Getting back to the plot summary of The Dark Knight Rises provided by Zizek:
In the last post, I was thinking about how the story structure as detailed by Zizek exposes important details that, despite being placed elaborately on the table, are not actually addressed once Zizek moves into the more directly interpretive section of the essay. I find this a bit puzzling, and I can’t help but think that it makes his analysis less unpersuasive than incomplete.
But there are also some important elements that are either left out or oversimplified.
For example, nowhere in the plot summary does Zizek mention that both Bane and Tate are perfectly aware that the fusion bomb, nominally kept as a backup in case outside forces try to remove Bane and his army of mercenaries and released prisoners from power, is actually set to explode no matter what happens politically. This seems so crucial, and so obviously relevant, that, again, I am more puzzled by its absence than anything else. The “truth” of the bomb’s inevitability renders the “dictatorship of the proletariat” established by Bane rather politically odd: what, after all, is the point of Bane’s “revolution”? My initial thought is that Bane’s staged event reflexively comments on the experience of watching the film, especially in IMAX: we feel the spectacle’s powerful pull on the senses and emotions as a “real” world onscreen even as we know it’s being staged for psychological impact on spectators, if you will. Wayne, I’m assuming, is the target spectator of Bane’s insurrection, given the psychological torture Bane intends for him as he is forced to watch Gotham consume itself from the depths of the prison. Likewise, what the film audience “worries about,” to use Zizek’s parlance, might then actually be the cynical incitement of violence in the face of real social unrest, rather than social unrest and protest movements as such. As a target of Nolan’s violent spectacle, I certainly don’t come away feeling threatened by the violent potential of OWS–rather, I am worried about the intervention of moneyed interests whipping up violence in order to hijack democratic social processes and impose dictatorial power in the name of seeking justice. I readily grant that the flawed state of democratic process in Gotham is certainly an important factor in all of this, especially given the “extraordinary powers” granted to law enforcement by the Dent act that suggest a less-visible mode of state violence that we in the Patriot Act era of the US are all too familiar with. But we also know that Commissioner Gordon was in the process of trying to address the contradictions of the Dent Act solution when the conversation was rendered moot by Bane’s activities. And that is so key to me: the film (like Zizek, like many of us, perhaps) doesn’t know how to have the public conversation Gordon wished to pursue, and the issue is never addressed or resolved because Batman et al are preoccupied with fending off total annihilation and the consequent death of millions of people (a much more straightforward issue that we as audience members can almost certainly unite behind).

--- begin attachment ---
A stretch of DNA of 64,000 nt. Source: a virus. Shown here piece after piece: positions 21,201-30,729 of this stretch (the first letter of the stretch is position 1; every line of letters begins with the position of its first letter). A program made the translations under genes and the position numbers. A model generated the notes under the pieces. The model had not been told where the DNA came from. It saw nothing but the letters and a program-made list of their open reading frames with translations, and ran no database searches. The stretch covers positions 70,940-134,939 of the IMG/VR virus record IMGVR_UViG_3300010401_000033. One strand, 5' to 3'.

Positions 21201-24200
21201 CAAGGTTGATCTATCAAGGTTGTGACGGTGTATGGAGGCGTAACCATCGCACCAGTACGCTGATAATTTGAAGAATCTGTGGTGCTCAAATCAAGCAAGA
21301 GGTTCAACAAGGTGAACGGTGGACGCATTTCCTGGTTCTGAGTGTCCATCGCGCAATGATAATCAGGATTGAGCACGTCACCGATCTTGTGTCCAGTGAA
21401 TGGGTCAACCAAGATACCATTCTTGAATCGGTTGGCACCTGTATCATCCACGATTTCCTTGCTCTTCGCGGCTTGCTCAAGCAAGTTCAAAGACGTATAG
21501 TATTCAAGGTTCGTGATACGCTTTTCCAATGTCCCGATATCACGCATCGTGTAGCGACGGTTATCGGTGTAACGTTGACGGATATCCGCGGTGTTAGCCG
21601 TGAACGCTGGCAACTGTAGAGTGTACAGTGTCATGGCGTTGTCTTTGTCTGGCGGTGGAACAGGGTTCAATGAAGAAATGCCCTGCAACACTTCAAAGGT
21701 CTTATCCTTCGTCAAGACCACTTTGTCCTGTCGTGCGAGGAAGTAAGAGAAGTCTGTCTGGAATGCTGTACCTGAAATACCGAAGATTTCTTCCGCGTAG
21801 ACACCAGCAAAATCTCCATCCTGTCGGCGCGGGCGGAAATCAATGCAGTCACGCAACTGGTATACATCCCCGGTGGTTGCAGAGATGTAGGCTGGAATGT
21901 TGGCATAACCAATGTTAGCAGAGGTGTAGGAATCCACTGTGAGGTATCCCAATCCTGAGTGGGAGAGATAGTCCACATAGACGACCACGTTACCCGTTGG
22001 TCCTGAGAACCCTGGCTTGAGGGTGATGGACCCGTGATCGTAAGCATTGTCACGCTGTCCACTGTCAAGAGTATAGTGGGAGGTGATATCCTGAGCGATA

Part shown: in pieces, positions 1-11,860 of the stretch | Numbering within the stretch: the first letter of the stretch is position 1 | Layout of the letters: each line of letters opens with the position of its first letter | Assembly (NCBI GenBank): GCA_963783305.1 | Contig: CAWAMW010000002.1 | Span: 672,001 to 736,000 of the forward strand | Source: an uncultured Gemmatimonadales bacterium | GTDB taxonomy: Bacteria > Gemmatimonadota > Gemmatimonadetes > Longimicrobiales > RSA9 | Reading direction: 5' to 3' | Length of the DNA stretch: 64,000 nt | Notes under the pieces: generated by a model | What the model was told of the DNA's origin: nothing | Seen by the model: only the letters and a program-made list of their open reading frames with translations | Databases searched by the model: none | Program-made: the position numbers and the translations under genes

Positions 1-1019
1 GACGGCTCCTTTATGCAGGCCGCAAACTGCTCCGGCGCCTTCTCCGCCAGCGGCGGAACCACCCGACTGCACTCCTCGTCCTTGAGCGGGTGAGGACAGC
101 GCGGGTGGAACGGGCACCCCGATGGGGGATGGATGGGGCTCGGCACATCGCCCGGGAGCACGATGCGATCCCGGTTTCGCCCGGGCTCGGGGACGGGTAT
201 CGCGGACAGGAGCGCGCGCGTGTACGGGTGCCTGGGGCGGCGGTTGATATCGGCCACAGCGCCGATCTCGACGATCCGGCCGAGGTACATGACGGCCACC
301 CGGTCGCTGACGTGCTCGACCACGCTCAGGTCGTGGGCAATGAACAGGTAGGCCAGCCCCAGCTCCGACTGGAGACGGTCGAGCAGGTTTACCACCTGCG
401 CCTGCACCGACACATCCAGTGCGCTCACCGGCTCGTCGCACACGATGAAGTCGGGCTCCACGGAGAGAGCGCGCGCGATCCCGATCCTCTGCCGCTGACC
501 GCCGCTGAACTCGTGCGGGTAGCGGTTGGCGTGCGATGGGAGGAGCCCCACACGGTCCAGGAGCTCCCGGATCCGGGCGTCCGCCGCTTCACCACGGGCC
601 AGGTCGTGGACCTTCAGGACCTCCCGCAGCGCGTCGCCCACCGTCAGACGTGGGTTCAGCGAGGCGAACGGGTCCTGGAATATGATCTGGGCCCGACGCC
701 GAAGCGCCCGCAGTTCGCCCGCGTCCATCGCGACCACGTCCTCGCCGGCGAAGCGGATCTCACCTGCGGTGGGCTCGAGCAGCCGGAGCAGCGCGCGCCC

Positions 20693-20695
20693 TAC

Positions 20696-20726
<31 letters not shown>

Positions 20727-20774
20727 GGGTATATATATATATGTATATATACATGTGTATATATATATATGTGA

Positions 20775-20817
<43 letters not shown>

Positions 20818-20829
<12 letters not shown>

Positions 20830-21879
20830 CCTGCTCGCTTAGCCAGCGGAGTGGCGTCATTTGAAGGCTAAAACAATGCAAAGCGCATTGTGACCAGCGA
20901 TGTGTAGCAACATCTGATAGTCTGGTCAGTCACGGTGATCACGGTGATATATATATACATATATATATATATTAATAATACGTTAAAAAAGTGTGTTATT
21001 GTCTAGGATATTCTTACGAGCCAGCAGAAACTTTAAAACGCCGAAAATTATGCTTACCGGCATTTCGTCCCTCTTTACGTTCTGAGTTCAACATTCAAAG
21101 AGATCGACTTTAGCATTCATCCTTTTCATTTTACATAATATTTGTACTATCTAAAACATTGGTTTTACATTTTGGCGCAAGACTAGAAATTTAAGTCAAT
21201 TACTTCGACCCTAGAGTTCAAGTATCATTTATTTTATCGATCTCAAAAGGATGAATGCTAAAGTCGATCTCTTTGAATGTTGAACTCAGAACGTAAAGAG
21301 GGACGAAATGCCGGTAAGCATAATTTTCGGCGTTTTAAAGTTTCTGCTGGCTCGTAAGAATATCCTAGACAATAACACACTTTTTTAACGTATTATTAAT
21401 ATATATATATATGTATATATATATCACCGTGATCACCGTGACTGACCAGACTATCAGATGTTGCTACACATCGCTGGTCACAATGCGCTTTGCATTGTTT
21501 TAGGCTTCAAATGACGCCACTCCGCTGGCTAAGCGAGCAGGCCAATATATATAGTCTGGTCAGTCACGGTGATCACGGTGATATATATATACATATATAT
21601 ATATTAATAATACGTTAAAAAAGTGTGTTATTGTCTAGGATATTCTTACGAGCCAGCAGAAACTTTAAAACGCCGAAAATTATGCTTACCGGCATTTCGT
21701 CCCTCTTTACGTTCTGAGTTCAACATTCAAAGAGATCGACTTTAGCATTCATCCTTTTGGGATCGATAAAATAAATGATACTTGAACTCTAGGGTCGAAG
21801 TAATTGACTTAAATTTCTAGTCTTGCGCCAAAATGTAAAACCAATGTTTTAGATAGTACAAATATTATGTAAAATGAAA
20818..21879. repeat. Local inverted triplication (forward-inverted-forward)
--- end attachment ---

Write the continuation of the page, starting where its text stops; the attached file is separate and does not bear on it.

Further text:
I also take issue with Zizek’s passing reference to the function of Selina Kyle, whom he describes as “steal[ing] from the rich in order to redistribute wealth, but finally rejoin[ing] Wayne and the forces of law and order.” Zizek implies an easy capitulation on Kyle’s behalf, but her actions strike me as being far more complex. Kyle betrays Batman personally by handing him off to Bane, and she does this not in the name of redistributing wealth, but because there are threats against herself that she must negotiate, and she wishes to act in her own best interest. You could say that, by sticking around in the end to help Batman after multiple letdowns, she “capitulates” somehow to the ideologies of Batman’s project. But in the betrayal scene, Kyle sticks around to watch Batman be brutally beaten by Bane, and you can see the conflict grow in her as she does so. In the end, I think, Kyle doesn’t want to see him die, and the implication, of course, is that this is at least in part because she loves him. But that doesn’t mean that Kyle has suddenly become a card-carrying member of the capitalist oligarchy. More on Kyle later.
[…another break is required; another post will follow soon.]